Do you have a complicated relationship with taking breaks while working?
Some of us don’t take enough breaks, and burn ourselves out — failing to complete our work, or feeling so drained by the time we’re finished that we can’t even enjoy basking in the satisfaction of a job well done.
Some of us take too many breaks (or let our downtime go on just a few
minutes hours too long), and don’t accomplish the things we wanted to — leaving ourselves feeling unproductive and unmotivated at the end of the day.
And many of us (myself included) switch off between both of those things, depending on the day.
We know that taking breathers while working is healthy, but it can be difficult to actually figure out how to make breaks work for us.
Here are some of the most common struggles people experience with taking breaks, and strategies you can use to help balance productivity and rest.
Problem: I Tend to Power Through Without Breaks
Perhaps you forget to stop to catch your breath while working. Or, you pretend that you can “just push through” until you finish and then you’ll relax. I’ve told myself this bold-faced lie countless times. And let’s check the scoreboard: Have I ever felt comfortably relaxed after pushing through the workday? Nope. Not once.
The problem is that after hours of working without time off, you are exhausted. And once you reach that point, relaxing doesn’t feel so much like a well-earned reprieve as it feels like ‘collapsing onto the couch like a pile of human mush and staring zoned out at the television screen without actually watching.’
This creates a cycle of overwork, exhaustion, and restlessness — in other words, an imbalanced motivation loop. Motivation and rest need to stay in balance for a healthy life.
Strategy: Put Breaks On The Schedule
Try planning breaks into your schedule. Make them part of the to-do list. No matter how short they are. Even a 5-minute break can make a big difference.
When you know that next respite is coming up at 11:30, you can focus better on the work in front of you, rather than getting distracted (and spending precious brain energy) wondering when you should take a breather or if you should write “just two more pages.”
Most daily work — researching, studying, and yes, even meetings — is exercise for the brain. If you wouldn’t ask your legs to run for 8 hours straight without rest, then don’t ask your brain to do it either.
Problem: I Don’t Know What to Do When Taking Breaks
Not all breaks fit perfectly into a schedule, and they don’t need to.
For some, planning downtime isn’t an option because your routine changes on the fly. Perhaps you are at the whim of clients’ availability, or you have to operate around your child’s naptime.
For others, scheduling feels too restrictive. If 2:30 rolls around and you are hitting a creative groove, you may not want to interrupt your flow just for the sake of an agenda.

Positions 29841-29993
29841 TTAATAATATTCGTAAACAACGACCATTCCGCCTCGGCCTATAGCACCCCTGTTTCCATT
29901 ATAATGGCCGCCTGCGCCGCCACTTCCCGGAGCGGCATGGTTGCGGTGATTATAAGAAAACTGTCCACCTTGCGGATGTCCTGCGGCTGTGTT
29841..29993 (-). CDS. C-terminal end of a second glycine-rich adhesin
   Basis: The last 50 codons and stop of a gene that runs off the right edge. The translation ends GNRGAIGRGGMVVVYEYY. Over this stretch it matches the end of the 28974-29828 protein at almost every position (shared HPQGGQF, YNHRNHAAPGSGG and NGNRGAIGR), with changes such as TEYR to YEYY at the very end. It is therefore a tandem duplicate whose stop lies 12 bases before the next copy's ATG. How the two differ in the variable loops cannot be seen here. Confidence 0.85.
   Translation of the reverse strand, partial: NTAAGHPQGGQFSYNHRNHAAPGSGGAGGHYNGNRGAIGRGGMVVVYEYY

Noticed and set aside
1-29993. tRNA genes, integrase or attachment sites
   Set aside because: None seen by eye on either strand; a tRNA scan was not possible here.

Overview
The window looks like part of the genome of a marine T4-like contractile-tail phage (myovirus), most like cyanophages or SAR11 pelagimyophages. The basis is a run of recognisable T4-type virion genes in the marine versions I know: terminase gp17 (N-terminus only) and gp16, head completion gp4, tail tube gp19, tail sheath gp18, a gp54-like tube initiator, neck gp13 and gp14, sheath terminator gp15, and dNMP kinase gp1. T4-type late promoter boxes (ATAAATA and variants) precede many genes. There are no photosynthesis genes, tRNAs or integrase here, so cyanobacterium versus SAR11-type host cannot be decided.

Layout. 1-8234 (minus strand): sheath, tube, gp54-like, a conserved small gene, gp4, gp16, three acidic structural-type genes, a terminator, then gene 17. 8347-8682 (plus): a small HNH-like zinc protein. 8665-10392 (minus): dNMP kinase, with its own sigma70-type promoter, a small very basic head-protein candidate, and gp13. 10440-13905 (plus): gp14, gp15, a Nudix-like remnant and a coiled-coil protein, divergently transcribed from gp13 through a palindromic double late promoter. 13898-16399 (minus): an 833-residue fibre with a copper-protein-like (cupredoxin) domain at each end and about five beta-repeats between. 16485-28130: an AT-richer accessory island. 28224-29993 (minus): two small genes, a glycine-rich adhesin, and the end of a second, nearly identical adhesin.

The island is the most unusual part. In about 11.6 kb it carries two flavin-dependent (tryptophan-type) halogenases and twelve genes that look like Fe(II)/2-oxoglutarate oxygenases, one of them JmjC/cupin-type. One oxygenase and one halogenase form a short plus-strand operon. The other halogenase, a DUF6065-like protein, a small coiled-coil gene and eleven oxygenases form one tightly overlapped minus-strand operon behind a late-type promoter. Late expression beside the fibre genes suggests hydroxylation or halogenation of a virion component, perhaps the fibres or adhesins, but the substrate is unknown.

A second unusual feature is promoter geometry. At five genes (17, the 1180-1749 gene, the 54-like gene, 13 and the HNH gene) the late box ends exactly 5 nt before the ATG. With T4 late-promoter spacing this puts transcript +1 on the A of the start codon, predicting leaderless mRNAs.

It’s valuable to be able to take a break spontaneously, such as when you’re feeling stuck, or when your boss cancels that meeting and you have a sudden block of unexpected free time. But that leaves us to make a sudden decision about what to do during our respite. If we can’t come up with a restful activity quickly, we may be left feeling lost or like the time was “wasted.”
Strategy: Make a Picklist
Try making a picklist of breaks: a collection of options, predetermined by you, that you can choose from at a moment’s notice.
Come up with a variety of ideas that take differing amounts of time. Your list of options may include things like:
- Read for 20 minutes
- Listen to 1 podcast episode
- Watch one episode of a half-hour TV show
- Meditate for 5 minutes
- Do a 10-minute yoga routine
- Go for a walk outside
- Color for 10 minutes
- Knit for 20 minutes
Turn to your picklist when your schedule shifts, you hit a creative block, or when both toddlers happen to fall asleep at the same time and you have an undetermined number of magical minutes before one of them wakes up.
Problem: My Breaks Go On Too Long
Maybe when you do find moments for a reprieve, you settle into a mindless activity… only to look up at the clock and realize two hours have passed. Instead of feeling refreshed, you now feel guilty and stressed about how much work you haven’t accomplished. Not exactly the best mindset for jumping back into productive work.
Or instead, you spend your entire hiatus watching the clock, trying to decide when you’ve rested “enough.” When you finally start working again, you find yourself mentally drained and tense, not energized.
Rather than relaxing your mind, you’ve remained alert and built up decision fatigue — the effect when our willpower is drained after having to make tons of tiny decisions throughout the day (many that we don’t even realize).
Strategy: Use an Actual Timer
All of the break options on my personal picklist have a time allotment. And for most of them, I actually do set a timer on my phone when I start, and stop when the timer goes off.